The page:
building credit after DACA

Build Your Credit After DACA

Build Your Credit History After DACA

build your credit after DACABuilding and maintaining a healthy credit score is vital to helping you access future loans. A credit score is essentially a measure of your credit worthiness. Credit card companies, mortgage lenders, and insurance companies will pull copies of your credit report and score in order to decide whether to extend credit or how much to charge for your insurance premium. As you make future decisions to get a college loan, purchase a car and even buy a dream home, a good credit score is vital to getting the loan you need at a reasonable rate. Learn how to build your credit after DACA.

If you had an ITIN and have already rescinded its use after getting your new new Social Security number, you’ll also want to transfer your credit history. Your credit history is not automatically transferred from your ITIN to your SSN. You’ll need to contact all three credit bureaus and request them to transfer your credit history. (Note: If you have not already rescinded your ITIN, see Step 4 of Getting a Social Security Number with DACA.) Here’s how:

STEP
1
Write a Letter to All Three Credit Bureaus

Write the three main credit reporting agencies and ask them to transfer your credit history to your new SSN. Your letter should explain that you have a new SSN and would like to transfer your credit history from your ITIN to your SSN. Download a template here. The letter should be sent to:

Equifax Information Services
P.O. Box 740241
Atlanta, GA 30374

Experian
P.O. Box 2002
Allen, TX 75013

Trans Union Corp
P.O. Box 1000
Chester, PA 19022

Be sure to include a copy of your ITIN, Social Security card, Employment Authorization Card (work permit), and a recent utility bill or bank statement with your name and current address (or state ID/driver’s license if you have one). This will help to establish your identity and facilitate the transfer.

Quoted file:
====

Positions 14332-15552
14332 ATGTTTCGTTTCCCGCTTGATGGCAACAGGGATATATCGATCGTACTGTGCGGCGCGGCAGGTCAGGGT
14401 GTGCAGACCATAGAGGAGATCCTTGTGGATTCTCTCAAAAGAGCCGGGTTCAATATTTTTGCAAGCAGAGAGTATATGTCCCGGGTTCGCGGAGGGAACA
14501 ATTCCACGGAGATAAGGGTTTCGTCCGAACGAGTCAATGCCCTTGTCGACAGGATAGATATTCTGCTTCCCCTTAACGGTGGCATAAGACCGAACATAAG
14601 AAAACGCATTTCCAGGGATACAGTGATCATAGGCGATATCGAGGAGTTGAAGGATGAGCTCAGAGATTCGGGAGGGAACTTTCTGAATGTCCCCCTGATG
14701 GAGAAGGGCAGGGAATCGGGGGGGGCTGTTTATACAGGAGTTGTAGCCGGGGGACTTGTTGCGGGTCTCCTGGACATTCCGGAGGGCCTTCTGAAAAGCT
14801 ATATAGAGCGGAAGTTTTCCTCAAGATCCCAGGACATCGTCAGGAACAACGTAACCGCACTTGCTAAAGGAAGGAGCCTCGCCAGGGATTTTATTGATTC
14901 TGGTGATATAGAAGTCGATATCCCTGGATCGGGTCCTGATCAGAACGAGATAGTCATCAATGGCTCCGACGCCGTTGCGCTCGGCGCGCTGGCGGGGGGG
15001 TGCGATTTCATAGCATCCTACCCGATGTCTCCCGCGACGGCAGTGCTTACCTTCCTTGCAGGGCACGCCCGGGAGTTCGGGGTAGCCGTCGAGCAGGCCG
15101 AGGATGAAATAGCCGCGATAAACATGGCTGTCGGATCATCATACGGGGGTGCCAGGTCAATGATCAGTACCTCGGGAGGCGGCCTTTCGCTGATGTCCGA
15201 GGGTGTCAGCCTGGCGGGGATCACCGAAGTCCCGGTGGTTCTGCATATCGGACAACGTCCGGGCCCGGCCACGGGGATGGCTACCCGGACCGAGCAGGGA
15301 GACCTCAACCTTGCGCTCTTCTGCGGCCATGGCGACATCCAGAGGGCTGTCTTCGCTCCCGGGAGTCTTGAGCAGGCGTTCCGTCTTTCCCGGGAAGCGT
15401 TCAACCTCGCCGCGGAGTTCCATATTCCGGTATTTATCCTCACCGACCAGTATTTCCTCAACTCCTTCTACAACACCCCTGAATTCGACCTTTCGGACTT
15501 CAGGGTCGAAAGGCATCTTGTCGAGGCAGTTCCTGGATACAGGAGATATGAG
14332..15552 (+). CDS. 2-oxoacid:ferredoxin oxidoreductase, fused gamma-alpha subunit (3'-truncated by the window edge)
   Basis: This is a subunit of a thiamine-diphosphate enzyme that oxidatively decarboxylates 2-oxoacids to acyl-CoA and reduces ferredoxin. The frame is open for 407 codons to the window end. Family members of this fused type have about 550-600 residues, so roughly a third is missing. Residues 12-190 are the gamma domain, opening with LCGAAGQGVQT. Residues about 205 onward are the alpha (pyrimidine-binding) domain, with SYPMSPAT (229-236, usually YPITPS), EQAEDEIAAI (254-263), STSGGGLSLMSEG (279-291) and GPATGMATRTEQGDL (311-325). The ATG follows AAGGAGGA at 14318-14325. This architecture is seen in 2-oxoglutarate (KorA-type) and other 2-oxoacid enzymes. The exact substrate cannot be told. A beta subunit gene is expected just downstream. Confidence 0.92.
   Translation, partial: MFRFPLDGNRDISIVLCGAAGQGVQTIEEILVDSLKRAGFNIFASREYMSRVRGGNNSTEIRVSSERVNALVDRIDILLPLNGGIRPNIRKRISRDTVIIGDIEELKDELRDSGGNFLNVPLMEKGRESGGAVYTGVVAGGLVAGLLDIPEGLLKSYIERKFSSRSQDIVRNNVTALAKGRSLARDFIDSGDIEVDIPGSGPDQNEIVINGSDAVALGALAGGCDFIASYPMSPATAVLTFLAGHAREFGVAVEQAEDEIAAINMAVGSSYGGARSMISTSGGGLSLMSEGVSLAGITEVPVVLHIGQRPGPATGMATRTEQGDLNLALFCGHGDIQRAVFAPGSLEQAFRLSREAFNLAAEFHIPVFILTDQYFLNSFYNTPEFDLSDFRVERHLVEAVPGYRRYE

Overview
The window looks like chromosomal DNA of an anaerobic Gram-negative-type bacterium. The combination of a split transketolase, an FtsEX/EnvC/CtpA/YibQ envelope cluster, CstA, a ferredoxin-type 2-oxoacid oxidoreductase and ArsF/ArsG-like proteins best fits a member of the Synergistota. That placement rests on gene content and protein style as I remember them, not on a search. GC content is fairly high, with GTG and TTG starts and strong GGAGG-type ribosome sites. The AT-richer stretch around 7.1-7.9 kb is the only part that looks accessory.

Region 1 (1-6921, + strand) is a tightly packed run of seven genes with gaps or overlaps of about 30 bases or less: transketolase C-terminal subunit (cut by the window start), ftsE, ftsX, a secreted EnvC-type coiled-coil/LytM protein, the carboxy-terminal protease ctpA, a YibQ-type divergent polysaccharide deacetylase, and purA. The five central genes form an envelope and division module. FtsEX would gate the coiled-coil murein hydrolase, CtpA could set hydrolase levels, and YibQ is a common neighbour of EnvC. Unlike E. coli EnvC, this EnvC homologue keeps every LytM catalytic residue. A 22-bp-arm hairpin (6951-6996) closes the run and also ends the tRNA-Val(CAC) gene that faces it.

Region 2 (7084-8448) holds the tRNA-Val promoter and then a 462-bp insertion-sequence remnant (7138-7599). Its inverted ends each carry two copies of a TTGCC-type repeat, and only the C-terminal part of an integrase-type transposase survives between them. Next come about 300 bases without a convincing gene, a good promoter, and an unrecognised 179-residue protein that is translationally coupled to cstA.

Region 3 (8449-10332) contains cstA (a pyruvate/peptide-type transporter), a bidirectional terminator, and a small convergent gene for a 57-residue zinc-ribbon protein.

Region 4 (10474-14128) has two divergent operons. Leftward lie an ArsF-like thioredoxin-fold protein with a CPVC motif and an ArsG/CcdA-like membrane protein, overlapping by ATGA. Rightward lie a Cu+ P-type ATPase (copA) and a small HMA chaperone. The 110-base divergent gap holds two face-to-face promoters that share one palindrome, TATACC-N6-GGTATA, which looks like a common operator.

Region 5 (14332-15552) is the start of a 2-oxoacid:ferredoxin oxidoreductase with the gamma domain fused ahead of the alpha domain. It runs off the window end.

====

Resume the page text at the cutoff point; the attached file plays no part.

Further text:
STEP
2
Check Your Free Credit Reports

The credit agencies should send you a confirmation that they made the changes within 2-4 weeks. However, if they respond with questions or requests for additional information, respond to them completely and promptly. After you receive confirmations that your credit history has been transferred by each agency, you should check your credit reports to confirm that all three credit reporting agencies have made the changes. You are entitled by federal law to a free credit report every twelve months. Access your free credit report at www.annualcreditreport.com.

STEP
3
Check Your Free Credit Report

Provide your new SSN to financial institutions that you use and ask that your new SSN be applied to your accounts. For bank accounts, you should be able to make the change at your local branch. For credit card companies, call the customer service line to ask about the process.

STEP
4
Consider a Secured Credit Card

If you have a very limited credit history, you can build a stronger credit history by opening up a secured credit card and using it responsibly. A secured credit card works like a typical credit card except that it requires a security deposit. This security deposit acts as collateral for your purchases. If you pay the balance on time each month, your credit score will grow.